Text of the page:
A quick note, here on this third day of November, sunny and bright and cold! to say that I'll be talking and cooking in London Ontario this weekend. There's a writers' conference and a lot of events and workshops, all to benefit Wellspring, the remarkable and helpful cancer support organization. Here's the link to the website about all the events: http://www.writersforwellspring.ca/Writers_for_Wellspring/home.html . I hope that if you're in the area you can make it.
I'm feeling a little out of rhythm, for this morning I took Silky- a beautiful ten year old tabby we have as a housemate for the year while her family is in NYC -to the vet for a check-up. She has a longstanding large fleshy lump under her jaw, which doesn't seem to bother her at all. A friend was over for supper on Monday and was appalled that I hadn't had it checked. Well, I said, her family said it was just a fat deposit. "That's not good enough, it needs to be looked at!" was the reply.
And indeed she was right. The vet said it looks like cancer and in any case should come off. So Silky's there being anaesthetized and cut open right now. I hope she recovers, but I doubt she'll be feeling warm and fuzzy and forgiving of me anytime soon!
There was a thick white layer of frost on the grass this morning as I ran through campus, and a smell of cold in the air, that smell that blocks out all the delicate scents of autumn and tells us that we're headed for cold and snow soon. It's beautiful though, morning frost on the ground, with brighter green showing where it has melted, and under trees, where the air has been kept a little warmer (or is it just that the dew doesn't set there, so there's nothing to freeze white?).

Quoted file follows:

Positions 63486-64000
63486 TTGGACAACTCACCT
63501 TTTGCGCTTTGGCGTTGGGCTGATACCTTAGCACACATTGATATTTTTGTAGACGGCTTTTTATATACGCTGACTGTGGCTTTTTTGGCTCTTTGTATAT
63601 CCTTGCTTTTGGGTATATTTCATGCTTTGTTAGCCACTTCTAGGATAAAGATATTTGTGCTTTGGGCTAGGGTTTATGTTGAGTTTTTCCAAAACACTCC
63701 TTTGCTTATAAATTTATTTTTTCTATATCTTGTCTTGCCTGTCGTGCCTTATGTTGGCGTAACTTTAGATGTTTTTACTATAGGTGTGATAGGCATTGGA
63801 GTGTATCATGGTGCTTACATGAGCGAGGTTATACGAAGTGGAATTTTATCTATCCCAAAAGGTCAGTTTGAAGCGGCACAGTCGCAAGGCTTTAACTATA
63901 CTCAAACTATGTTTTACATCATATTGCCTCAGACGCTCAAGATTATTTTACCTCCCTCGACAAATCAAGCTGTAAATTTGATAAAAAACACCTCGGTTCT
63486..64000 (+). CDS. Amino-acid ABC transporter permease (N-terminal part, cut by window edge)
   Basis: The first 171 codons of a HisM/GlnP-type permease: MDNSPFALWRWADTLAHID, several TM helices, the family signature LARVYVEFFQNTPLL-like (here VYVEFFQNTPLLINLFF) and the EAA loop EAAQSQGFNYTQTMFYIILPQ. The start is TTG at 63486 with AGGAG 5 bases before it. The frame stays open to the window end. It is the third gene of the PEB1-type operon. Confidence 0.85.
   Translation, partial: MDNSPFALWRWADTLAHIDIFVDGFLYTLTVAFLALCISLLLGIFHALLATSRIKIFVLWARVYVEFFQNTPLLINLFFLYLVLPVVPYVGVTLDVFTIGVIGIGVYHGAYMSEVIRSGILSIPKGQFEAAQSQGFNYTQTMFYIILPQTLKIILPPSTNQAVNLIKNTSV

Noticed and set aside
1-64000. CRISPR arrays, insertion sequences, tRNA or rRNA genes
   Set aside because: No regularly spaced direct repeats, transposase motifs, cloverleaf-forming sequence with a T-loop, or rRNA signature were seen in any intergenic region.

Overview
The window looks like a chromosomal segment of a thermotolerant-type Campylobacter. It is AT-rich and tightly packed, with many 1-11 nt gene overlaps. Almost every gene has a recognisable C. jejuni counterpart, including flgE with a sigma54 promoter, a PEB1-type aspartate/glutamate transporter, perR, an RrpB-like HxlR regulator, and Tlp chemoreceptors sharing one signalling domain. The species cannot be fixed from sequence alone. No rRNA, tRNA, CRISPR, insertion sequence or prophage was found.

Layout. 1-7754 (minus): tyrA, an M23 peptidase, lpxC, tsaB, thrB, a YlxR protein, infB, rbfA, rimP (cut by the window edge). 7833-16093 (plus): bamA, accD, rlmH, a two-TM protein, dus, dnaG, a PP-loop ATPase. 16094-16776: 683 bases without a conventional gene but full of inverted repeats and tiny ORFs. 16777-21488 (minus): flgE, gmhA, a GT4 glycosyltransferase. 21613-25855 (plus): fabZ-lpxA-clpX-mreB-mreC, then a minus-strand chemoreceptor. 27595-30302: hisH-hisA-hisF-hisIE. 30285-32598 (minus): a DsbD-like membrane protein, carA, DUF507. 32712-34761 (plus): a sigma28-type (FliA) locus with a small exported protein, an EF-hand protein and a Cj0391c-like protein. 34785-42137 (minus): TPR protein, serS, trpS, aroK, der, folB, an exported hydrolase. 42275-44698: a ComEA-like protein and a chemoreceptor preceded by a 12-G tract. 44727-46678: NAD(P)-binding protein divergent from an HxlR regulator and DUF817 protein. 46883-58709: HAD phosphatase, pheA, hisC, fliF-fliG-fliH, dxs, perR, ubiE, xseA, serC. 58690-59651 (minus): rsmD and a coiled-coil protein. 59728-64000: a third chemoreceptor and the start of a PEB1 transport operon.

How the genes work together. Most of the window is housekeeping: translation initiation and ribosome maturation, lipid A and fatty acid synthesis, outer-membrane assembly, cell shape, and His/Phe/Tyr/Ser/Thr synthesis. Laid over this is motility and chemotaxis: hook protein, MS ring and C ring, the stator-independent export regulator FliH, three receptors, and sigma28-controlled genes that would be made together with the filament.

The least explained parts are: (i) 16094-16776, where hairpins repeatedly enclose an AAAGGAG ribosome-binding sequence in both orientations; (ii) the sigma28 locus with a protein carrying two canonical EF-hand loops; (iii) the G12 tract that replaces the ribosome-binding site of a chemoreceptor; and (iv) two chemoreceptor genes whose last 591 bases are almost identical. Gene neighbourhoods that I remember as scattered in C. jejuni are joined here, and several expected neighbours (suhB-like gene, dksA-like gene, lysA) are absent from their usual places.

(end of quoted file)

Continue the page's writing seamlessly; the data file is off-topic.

I'm slowly getting prepared for my trip (I leave for Chiang Mai on Wednesday). I'm assembling my camera paraphernalia, such as it is, and also my travelling clothes, lightweight comfortable layers of easy-to-wash garments. I've ordered some US dollars, in perfect condition, for in Burma, where I'm hoping to spend three weeks, nothing less than perfect bills are accepted. It's not sensible, just paranoid and superstitious; not the people's doing, but the rule of the government-run central bank. And of course there are no ATM machines or credit card facilities, so if you don't have enough money, there's nothing to do but spend less or leave. It's a reminder of what travel used to be like, and the constraints can be fine, until they corner you, and then you remember what constraints people are living with every day in Burma and elsewhere, and you stop complaining and feeling sorry for yourself.
We don't even know what freedom feels like, we have so much of it. Only when we run into constraints can we take stock of how few of them there actually are for most of us.
The people who are out of work and pissed off in the US and voted against Obama, thinking that somehow the Republicans, the party of big money, will take better care of them. How crazy is that? Why would a person lower on the economic ladder think health care was a bad thing? I just don't get it.
And with that last snarky comment, this scrappy blogpost is done! I'll be more coherent next time, and will hopefully have good news about Silky, too.